Stepping inside reveals a well-appointed interior with a mildly premium vibe, at least in our top spec tester. The fit-and-finish and material quality are good. Soft-touch materials have been extensively used in most of the upper panels. Hard plastics are mostly confined to the lower areas. There are padded door inserts, and a faux-wood insert around the gear lever. The armrests, steering-wheel and seats are all leather-clad. The front seats are moderately bolstered and snug, keeping the occupants in place during high-speed adventures. The rear seats are among the most comfortable ones we have come across, offering good thigh support and kneeroom.
The Octavia, while technically classified as a sedan, sports a hatchback-style liftgate that opens up wide to provide excellent boot access. The boot floor is square and deep, and offers 590 litres of space, further extendable with 60:40 split-folding rear seats. Combined with tons of legroom and headroom throughout the cabin, and class-leading boot-space, the Octavia is undeniably one of the most spacious cars in this class.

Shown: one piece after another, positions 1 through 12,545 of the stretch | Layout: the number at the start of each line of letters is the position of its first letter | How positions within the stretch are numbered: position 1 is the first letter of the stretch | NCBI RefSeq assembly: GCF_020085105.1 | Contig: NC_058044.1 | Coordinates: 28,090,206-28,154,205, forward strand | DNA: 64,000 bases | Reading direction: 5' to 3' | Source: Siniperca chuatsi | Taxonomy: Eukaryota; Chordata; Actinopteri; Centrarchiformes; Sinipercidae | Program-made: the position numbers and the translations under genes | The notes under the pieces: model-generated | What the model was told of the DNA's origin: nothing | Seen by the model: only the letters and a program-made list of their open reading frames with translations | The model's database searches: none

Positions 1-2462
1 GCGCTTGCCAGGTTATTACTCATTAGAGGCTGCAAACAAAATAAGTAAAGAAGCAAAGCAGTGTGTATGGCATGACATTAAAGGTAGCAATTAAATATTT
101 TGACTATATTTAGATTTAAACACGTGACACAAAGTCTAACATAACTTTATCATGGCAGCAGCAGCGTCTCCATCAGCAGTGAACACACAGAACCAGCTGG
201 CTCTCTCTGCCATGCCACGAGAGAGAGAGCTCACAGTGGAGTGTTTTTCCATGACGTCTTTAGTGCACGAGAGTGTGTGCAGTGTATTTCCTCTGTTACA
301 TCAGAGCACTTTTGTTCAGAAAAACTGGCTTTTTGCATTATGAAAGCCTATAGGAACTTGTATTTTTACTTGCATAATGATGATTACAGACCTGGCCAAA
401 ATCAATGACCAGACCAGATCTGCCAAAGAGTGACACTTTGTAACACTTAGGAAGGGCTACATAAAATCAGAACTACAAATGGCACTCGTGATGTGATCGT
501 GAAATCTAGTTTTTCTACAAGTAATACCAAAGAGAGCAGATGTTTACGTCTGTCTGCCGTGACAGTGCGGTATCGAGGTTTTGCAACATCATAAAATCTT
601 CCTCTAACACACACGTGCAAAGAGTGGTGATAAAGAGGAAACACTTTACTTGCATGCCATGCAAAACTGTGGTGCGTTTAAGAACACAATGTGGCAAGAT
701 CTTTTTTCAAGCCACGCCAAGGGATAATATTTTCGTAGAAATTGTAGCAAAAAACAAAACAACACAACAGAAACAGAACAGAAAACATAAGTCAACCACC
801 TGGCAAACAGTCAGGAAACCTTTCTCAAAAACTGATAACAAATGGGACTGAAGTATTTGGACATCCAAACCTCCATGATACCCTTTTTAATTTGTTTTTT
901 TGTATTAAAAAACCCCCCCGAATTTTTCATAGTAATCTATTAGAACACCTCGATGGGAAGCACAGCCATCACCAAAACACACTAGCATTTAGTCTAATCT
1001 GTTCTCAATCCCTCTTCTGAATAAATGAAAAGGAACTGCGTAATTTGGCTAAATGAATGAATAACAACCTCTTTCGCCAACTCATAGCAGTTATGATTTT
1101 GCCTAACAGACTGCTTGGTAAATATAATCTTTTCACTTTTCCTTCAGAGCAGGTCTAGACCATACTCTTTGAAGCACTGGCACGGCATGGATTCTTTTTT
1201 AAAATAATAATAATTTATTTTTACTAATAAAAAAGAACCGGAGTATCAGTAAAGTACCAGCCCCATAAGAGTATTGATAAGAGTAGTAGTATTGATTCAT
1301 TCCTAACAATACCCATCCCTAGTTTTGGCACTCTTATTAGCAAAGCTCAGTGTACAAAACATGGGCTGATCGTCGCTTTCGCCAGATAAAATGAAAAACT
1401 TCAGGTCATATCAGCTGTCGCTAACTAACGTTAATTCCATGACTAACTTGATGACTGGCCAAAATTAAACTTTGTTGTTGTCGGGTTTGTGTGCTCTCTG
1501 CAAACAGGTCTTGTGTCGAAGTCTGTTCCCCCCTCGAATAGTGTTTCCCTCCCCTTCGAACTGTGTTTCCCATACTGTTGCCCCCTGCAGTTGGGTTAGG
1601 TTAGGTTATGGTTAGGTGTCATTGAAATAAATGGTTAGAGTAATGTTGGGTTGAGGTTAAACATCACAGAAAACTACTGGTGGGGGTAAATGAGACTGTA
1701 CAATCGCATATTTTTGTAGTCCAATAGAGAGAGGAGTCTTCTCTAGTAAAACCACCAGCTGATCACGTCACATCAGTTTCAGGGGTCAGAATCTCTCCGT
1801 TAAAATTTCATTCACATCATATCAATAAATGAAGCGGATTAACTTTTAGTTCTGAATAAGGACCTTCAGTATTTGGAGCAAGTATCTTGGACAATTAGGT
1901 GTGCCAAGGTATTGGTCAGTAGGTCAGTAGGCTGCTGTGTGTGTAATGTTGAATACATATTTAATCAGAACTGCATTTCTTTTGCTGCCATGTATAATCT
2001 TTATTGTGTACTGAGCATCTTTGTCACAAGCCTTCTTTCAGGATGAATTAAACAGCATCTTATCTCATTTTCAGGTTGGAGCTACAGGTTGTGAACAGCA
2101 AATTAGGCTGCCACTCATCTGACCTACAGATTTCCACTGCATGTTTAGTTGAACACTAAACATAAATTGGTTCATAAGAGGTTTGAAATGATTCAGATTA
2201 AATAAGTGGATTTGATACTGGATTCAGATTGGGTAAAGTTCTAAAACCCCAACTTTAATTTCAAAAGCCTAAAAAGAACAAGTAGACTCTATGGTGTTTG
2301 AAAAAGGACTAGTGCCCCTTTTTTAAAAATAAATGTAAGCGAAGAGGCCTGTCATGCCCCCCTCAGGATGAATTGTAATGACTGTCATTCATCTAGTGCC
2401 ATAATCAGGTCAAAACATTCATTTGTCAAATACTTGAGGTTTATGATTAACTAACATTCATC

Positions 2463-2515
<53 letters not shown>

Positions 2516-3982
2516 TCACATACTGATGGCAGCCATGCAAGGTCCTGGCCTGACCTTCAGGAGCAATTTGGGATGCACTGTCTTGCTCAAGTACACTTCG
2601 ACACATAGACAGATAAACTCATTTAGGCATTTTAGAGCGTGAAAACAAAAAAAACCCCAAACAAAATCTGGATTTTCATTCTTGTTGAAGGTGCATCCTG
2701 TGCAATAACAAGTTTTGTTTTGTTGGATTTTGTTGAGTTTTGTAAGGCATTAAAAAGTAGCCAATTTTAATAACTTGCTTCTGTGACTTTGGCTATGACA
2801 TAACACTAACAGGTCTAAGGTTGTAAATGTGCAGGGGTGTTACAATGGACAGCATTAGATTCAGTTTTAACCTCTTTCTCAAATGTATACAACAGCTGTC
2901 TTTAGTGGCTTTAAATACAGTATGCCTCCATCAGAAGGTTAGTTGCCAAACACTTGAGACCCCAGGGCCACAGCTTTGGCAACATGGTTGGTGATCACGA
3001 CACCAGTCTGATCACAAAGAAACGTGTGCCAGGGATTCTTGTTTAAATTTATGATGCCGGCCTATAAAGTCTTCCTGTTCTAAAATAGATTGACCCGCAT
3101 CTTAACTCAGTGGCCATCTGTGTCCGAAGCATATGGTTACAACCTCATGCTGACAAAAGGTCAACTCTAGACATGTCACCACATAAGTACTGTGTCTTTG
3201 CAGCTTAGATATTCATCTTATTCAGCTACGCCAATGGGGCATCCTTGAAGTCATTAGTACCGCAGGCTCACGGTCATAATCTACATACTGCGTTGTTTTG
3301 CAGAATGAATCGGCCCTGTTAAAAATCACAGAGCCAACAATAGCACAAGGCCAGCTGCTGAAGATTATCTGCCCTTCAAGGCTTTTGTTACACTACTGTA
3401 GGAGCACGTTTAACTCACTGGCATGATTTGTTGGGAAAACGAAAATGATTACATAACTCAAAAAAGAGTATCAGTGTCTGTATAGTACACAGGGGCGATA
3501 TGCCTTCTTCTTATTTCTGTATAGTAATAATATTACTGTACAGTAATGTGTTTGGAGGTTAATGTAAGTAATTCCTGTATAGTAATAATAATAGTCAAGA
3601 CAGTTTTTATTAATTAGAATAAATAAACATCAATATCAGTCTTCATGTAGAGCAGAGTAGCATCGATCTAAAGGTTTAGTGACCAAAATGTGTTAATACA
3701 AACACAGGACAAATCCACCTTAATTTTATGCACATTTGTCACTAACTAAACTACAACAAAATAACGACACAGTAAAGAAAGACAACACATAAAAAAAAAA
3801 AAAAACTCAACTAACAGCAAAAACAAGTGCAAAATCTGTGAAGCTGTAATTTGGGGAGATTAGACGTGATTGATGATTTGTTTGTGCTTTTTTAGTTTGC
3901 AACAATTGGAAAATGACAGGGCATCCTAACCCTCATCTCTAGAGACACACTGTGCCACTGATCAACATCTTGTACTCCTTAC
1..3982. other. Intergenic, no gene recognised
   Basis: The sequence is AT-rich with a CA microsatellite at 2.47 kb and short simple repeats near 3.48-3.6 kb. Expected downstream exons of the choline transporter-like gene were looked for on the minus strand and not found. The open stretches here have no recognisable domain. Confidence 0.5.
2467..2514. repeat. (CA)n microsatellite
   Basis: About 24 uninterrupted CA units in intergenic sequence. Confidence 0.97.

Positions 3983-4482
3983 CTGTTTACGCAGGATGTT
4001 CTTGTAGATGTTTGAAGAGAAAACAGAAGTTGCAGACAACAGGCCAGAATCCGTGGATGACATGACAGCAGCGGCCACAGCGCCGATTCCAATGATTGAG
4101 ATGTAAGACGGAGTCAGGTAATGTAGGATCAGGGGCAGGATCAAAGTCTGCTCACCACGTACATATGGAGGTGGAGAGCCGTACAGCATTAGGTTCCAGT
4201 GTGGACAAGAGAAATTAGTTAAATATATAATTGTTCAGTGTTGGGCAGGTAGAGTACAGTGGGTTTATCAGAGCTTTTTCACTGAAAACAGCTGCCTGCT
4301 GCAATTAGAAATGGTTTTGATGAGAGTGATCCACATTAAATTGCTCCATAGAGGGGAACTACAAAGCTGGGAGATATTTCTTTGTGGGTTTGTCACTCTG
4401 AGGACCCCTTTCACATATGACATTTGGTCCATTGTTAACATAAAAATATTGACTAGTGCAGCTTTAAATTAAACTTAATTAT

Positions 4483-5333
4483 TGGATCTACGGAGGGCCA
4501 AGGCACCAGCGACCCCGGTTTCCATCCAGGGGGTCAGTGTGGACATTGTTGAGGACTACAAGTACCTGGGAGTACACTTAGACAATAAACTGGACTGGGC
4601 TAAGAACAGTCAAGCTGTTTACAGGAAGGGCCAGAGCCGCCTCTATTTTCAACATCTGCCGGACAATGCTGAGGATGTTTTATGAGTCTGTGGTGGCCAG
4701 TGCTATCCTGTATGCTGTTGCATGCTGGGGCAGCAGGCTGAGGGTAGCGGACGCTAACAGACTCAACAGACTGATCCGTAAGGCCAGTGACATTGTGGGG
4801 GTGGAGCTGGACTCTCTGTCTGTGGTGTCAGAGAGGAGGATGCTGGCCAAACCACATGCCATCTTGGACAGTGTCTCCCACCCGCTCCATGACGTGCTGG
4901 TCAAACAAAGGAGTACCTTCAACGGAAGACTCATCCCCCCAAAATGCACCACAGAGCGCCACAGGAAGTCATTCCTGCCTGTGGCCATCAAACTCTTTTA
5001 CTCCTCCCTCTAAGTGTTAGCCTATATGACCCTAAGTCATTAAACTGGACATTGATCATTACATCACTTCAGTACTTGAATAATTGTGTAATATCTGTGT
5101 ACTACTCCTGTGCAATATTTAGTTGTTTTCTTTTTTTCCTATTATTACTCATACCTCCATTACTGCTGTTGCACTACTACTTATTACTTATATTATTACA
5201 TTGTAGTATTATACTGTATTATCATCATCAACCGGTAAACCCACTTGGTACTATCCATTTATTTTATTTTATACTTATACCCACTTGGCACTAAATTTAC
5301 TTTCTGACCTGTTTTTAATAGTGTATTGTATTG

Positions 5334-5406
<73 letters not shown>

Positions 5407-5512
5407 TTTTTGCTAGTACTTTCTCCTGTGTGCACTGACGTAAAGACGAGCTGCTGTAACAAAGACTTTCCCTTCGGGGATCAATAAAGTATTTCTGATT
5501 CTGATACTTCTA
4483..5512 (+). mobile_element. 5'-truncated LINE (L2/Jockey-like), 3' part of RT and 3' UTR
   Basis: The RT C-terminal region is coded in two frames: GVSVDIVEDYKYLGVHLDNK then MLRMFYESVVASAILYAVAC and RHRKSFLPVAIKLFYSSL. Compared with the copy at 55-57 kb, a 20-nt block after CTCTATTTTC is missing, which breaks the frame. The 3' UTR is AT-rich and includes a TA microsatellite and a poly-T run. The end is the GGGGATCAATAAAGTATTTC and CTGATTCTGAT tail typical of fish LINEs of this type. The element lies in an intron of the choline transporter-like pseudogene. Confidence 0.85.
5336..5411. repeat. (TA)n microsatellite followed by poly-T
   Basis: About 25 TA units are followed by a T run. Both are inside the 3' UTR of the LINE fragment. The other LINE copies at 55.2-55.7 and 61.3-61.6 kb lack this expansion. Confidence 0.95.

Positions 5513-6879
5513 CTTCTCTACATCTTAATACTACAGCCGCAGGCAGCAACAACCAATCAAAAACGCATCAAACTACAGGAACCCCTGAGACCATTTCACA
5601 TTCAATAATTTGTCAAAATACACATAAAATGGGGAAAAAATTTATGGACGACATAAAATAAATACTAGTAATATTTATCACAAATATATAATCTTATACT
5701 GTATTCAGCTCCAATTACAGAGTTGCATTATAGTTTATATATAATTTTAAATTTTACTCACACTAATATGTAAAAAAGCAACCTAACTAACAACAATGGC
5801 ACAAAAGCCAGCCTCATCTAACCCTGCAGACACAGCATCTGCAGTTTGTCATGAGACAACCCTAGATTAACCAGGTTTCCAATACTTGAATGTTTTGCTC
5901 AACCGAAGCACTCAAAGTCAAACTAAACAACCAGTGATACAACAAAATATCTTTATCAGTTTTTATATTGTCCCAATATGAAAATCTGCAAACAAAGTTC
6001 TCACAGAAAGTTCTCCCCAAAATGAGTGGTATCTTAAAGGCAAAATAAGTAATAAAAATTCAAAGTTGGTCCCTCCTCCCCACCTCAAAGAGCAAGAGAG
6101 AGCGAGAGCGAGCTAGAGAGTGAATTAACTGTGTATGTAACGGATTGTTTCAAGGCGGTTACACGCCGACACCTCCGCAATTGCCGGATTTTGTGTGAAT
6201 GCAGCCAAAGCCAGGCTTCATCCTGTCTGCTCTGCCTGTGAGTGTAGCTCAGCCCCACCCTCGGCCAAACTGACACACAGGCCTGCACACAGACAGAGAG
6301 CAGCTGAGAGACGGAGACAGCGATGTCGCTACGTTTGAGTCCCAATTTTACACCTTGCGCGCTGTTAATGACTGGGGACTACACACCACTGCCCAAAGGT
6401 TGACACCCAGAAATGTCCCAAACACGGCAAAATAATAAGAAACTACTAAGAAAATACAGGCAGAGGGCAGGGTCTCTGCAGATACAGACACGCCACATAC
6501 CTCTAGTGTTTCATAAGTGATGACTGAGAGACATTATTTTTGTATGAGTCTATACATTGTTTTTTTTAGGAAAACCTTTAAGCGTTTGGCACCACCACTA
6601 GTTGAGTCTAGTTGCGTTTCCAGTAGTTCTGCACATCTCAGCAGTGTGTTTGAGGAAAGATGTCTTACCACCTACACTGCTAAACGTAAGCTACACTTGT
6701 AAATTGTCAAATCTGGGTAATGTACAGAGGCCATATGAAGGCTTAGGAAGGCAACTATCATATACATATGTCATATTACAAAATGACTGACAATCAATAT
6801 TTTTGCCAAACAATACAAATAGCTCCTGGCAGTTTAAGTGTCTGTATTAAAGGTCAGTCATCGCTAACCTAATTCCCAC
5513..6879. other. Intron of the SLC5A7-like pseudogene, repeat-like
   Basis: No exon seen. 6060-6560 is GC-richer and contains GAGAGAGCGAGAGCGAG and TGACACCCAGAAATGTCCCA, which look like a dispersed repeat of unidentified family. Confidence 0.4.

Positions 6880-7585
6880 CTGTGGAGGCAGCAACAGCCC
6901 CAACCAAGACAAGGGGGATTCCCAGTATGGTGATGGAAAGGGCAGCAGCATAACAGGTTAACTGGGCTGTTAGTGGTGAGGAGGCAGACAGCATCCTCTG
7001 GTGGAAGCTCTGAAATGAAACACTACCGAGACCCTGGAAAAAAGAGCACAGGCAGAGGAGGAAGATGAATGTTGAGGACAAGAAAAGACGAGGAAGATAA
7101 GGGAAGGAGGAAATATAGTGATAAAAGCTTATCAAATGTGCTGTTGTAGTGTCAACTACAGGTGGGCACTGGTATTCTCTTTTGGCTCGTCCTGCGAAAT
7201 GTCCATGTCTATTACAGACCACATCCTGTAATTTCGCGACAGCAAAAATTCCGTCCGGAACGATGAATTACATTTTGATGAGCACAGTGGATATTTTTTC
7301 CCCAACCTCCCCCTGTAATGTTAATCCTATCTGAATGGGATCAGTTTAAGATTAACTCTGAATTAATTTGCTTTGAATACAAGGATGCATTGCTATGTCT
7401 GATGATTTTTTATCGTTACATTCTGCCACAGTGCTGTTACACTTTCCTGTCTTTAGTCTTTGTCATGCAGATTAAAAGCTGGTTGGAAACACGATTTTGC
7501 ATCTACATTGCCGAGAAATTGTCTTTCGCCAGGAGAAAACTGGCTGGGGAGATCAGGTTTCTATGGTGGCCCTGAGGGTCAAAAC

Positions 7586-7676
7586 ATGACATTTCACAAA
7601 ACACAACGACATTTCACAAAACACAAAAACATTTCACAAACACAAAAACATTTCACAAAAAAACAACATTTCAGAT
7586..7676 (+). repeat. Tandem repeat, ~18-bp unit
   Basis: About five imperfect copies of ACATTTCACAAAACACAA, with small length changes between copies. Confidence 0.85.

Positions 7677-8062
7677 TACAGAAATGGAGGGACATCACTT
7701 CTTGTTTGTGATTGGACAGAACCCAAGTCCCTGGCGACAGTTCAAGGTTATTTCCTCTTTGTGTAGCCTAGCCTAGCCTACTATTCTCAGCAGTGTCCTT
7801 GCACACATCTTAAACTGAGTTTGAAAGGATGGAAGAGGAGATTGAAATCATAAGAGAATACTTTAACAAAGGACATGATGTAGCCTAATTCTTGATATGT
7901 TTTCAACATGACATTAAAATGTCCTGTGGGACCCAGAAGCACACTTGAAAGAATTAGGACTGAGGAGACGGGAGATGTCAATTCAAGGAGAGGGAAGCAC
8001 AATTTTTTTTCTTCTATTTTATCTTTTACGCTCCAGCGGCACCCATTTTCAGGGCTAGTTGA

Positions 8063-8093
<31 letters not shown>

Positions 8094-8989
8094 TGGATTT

The layout of controls in the centre dash is simple, yet functional. All buttons are easy to reach, and the touchscreen system is quick and responsive even to light touches. One ergonomic oddity is the rather awkward placement of the push-start button, which is right below the wiper stalk on the steering column, exactly where a regular key slot would be for cars without the push-start button tech.